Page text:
I have always loved Autumn and the changing of the leaves. As a child, Autumn always denoted for me that it was time to go back to school. I remember being so excited when I could finally wear my brand new school shoes (although they didn’t stay shiny and new for too long). As an adult that excitement has been replaced with wrapping up in layers, going out to Bonfire Night displays, and lovely trips down to the pub. Sadly this year, these Autumnal rituals look slightly different. During the first lockdown I shared with you a post about how I felt one month into the pandemic here in the U.K, so it only seemed right to give another update as we go through lockdown 2.0.
I am typically a very “glass half full” type of person, but here we are seven months later and things seem the same as they were in many ways back in April.
During the first lockdown, work and exercise remained as my constants; a routine which kept me busy and sane. I also tried to remind myself of the other positives, such as how much more money I was saving and how much more rested I was feeling. Thankfully the U.K. had an abundance of sunshine this Summer too, which also meant lots of time spent outdoors. As time passed, I was eventually able to enjoy socially distanced meet-ups and walks with friends. However, I couldn’t help feeling a bit anxious that things were opening up far too soon, inevitably causing a delayed reaction in the Winter (lo and behold, here we are). Throughout this, I continued to work remotely and although there were days where I missed the ease of asking my colleagues questions without the need for a video call, the working from home life was “working” for me, so to speak. I even managed to go on a late holiday abroad and felt very safe with all the precautions that were taken.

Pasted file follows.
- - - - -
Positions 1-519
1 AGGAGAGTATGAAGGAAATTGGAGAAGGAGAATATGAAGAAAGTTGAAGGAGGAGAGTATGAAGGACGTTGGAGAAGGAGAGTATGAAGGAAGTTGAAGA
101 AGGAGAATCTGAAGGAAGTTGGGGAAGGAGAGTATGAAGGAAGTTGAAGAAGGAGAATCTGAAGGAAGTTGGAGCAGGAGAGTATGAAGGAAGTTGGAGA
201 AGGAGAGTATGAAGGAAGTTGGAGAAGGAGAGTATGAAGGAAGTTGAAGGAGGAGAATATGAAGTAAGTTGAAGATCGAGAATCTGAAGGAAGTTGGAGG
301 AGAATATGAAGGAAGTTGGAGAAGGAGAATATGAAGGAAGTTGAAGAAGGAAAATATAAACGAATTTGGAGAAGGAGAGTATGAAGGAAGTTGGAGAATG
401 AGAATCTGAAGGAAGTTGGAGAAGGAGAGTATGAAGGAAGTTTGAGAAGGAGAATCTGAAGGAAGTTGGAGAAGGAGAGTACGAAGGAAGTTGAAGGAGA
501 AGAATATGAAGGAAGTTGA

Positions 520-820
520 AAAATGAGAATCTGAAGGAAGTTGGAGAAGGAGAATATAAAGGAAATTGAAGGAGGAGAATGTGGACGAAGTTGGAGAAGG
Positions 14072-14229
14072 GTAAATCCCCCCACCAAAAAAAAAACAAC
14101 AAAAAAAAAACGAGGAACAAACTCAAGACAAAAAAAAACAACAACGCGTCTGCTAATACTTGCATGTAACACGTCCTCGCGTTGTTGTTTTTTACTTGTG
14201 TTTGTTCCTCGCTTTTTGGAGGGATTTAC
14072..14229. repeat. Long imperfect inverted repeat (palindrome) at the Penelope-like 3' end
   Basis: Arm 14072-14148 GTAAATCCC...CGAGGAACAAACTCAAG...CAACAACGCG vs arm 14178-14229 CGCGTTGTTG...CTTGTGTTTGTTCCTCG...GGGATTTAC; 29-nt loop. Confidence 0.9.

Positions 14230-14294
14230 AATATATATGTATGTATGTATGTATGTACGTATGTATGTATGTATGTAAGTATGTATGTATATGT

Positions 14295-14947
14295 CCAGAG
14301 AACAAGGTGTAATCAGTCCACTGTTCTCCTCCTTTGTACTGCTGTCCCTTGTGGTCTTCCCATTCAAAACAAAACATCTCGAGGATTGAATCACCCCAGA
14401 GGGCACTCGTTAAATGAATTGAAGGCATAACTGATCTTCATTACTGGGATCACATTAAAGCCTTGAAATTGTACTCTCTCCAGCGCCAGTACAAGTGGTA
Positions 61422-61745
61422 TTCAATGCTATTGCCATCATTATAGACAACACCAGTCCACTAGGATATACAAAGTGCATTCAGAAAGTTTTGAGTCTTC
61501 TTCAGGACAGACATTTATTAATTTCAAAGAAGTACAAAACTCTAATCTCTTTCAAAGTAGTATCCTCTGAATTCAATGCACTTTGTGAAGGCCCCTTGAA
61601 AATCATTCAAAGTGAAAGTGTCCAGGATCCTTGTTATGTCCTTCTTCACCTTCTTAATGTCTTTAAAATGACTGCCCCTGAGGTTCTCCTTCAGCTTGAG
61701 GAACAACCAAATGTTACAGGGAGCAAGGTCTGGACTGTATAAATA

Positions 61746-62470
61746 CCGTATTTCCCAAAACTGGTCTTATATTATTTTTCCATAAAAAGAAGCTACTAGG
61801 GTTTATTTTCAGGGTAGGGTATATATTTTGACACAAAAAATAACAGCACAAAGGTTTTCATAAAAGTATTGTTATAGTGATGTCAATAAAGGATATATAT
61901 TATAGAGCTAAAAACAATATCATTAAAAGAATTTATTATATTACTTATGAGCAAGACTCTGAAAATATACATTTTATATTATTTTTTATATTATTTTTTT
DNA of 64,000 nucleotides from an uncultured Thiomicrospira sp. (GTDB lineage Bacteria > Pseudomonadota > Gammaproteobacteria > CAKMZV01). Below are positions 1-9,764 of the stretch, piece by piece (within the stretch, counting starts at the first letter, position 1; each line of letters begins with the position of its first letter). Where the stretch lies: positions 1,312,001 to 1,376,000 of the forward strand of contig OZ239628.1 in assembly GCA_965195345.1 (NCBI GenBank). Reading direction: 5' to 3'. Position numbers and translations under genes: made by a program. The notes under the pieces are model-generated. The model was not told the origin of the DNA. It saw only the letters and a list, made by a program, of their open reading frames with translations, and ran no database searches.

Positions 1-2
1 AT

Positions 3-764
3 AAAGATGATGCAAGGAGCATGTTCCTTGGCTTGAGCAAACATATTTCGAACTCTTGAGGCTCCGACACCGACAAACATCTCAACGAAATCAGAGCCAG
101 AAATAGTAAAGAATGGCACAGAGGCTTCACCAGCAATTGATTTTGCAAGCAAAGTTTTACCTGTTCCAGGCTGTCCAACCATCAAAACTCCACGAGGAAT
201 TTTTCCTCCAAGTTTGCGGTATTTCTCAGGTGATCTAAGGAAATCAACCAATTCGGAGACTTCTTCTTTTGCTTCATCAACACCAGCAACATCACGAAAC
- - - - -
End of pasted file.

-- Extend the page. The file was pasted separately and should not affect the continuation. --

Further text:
Then after 2 weeks being back from holiday, it hit me. Life wasn’t going back to normal. Even though this time I had a support bubble, life seemed a bit gloomy. Was it just the holiday blues, I wondered? I didn’t think so. I felt demotivated and disconnected from myself. However I still couldn’t quite put my finger on what was wrong. At this point, the clocks had also gone back meaning shorter days and less daylight. I found myself going to bed earlier because I simply could not bear the long, dark hours of the evening ahead. I had also watched everything interesting on Netflix and it seemed that exercise only lifted my mood temporarily. I now realize that this was a very delayed reaction to the realization that we are still living in a worldwide pandemic. I was digesting that we will be living like this for far longer than I initially anticipated.
After accepting this, I am now taking each day as it comes. Although I realise just how ironic this blog post may seem for someone who wants to share some positivity, it is important to be open about the days where you may not be feeling so great too. I know that there may be many more days ahead which may feel a bit dark and challenging, but it’s important to speak out and not brush those feelings aside. There is something very refreshing about someone not answering the question “how are you?” with “fine, how are you?”.
As we move through November, I encourage you to check in with your own family and friends (especially the quiet ones) and of course, most importantly – with yourself. If like me you question whether you have the right to feel like you do, try to remind yourself of the below.
Remember, we got through lockdown once and we can do it again. Look after yourselves!
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